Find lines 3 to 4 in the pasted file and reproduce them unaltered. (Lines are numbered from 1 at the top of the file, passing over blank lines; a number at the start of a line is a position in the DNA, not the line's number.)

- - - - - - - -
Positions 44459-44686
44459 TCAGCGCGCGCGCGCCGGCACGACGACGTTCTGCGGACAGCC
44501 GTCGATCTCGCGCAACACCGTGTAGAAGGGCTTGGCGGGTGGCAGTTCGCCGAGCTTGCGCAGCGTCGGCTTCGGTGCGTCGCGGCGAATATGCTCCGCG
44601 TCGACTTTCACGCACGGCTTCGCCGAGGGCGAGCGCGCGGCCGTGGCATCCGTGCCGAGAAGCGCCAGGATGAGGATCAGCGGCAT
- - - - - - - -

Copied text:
44501 GTCGATCTCGCGCAACACCGTGTAGAAGGGCTTGGCGGGTGGCAGTTCGCCGAGCTTGCGCAGCGTCGGCTTCGGTGCGTCGCGGCGAATATGCTCCGCG
44601 TCGACTTTCACGCACGGCTTCGCCGAGGGCGAGCGCGCGGCCGTGGCATCCGTGCCGAGAAGCGCCAGGATGAGGATCAGCGGCAT